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Leo Varadkar return as Irish PM for second time

Michael Martin clashes with Andrew Marr over Article 16 row

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Former taoiseach Leo Varadkar is to be confirmed to resume the leading role in Ireland for a second time after the resignation of the incumbent Michael Martin. Following a special sitting of the Dail parliament in Dublin in which Mr Martin tendered his resignation during an audience with Ireland’s President Michael D Higgins, Fine Gael leader Mr Varadkar is expected to resume office imminently. Setting aside almost a century of animosity, Fianna Fail and Fine Gael, two parties forged out of Ireland’s Civil War of the 1920s, agreed to share power together in 2020 after that year’s inconclusive general election result.

The Fine Gael leader is replacing Fianna Fail leader Mr Martin at the head of government under the terms of a coalition deal struck in 2020.

Mr Martin formally resigned at the presidential residence at Aras an Uachtarain in Dublin on Saturday morning.

Mr Varadkar will be nominated taoiseach during a sitting of the Dail on Saturday morning.

The Fine Gael leader will then himself travel to Mr Higgins’ residence at Aras an Uachtarain where his appointment will be confirmed.

Cabinet colleagues will also be confirmed in office by the president later in the day before the new-look government is expected to hold its first meeting.


Fianna Fail, Fine Gael and Ireland’s Green Party entered into a coalition agreement in 2020 after Sinn Fein secured the most first preference votes. 

The dynamic between the three big parties is set to dominate the narrative of Irish politics leading up to the next general election, which has to take place before spring 2025.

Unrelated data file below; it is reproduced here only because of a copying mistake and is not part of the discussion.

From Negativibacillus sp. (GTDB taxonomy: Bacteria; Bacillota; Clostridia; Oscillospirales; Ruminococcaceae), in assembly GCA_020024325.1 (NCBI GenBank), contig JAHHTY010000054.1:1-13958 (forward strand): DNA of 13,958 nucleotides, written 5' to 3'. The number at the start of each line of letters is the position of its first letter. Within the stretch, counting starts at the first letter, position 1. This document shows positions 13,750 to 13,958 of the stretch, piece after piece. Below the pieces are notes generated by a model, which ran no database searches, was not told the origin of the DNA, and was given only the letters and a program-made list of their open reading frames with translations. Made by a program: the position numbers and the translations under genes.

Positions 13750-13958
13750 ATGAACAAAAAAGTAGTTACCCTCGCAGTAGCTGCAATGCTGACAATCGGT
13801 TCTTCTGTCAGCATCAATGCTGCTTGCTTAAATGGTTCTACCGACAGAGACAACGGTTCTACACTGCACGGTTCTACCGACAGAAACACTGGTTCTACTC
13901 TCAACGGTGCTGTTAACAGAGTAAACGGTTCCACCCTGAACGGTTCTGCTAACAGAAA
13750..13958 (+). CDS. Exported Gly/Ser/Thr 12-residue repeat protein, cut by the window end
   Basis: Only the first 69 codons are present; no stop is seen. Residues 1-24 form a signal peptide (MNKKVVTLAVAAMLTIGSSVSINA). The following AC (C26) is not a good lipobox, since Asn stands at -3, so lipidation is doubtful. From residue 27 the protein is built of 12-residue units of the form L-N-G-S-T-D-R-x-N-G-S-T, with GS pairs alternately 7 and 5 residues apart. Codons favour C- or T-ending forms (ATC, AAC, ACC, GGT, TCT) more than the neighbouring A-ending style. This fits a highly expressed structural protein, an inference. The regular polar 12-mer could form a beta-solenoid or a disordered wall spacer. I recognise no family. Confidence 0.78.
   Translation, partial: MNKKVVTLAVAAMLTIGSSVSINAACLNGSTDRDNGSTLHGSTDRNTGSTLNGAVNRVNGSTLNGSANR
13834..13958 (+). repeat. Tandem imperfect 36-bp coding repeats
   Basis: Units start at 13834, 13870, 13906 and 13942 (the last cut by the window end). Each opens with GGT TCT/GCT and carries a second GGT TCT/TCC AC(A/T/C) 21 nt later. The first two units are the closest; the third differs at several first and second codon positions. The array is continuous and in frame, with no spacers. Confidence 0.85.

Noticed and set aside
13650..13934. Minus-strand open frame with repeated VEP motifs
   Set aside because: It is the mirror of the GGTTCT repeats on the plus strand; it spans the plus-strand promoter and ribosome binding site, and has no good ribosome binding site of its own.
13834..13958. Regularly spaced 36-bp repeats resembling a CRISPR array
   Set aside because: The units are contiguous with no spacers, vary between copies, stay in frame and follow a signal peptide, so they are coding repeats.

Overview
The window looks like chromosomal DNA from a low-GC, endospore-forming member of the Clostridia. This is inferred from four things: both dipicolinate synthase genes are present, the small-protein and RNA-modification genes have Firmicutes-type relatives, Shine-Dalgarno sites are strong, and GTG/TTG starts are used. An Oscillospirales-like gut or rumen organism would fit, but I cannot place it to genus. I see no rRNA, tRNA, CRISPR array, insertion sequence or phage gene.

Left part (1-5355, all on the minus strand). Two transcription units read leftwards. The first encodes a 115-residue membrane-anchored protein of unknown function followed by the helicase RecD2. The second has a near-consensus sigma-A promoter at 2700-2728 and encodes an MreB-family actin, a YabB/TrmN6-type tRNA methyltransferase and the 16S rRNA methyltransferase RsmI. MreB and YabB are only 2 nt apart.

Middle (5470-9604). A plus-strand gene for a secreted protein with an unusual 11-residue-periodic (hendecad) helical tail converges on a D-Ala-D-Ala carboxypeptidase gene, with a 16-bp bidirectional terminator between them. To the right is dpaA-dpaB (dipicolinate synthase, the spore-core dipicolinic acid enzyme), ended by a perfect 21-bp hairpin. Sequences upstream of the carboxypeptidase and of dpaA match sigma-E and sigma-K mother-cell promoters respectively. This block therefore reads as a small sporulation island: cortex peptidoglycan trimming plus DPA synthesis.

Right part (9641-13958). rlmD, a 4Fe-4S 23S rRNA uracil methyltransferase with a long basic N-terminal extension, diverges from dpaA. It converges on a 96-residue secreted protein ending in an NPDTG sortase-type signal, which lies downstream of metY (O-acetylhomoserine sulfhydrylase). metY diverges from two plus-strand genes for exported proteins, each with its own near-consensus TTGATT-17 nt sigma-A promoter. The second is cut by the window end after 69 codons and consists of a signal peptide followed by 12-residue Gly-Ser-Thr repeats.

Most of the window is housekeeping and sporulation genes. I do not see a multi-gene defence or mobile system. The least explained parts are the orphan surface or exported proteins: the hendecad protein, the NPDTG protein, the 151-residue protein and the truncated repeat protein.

Sinn Fein accused its two main rivals of conspiring to keep it out of power and has continued to heavily criticise the coalition administration in its role as the main opposition party in the Dail.

Mr Varadkar previously served as taoiseach from 2017 to 2020 at the head of a minority Fine Gael administration that relied on a confidence and supply arrangement with Fianna Fail to maintain power.

The mid-term switch of premiers will prompt a cabinet reshuffle in Dublin, however, there is expected to be minimal movement among the departmental portfolios.

Mr Martin will become deputy premier (tanaiste) and will also take on a ministerial post.

Mr Varadkar held the enterprise brief when he served as tanaiste and will vacate that post upon becoming taoiseach.

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One scenario could see Mr Martin become Ireland’s foreign affairs minister, a position he held more than a decade ago.

Current foreign affairs minister Simon Coveney could then potentially replace his party leader Mr Varadkar at the helm of the department of enterprise.

It has already been agreed as part of the coalition agreement that Fine Gael Finance Minister Pascal Donohoe and Fianna Fail Minister for Public Expenditure Michael McGrath will switch roles.

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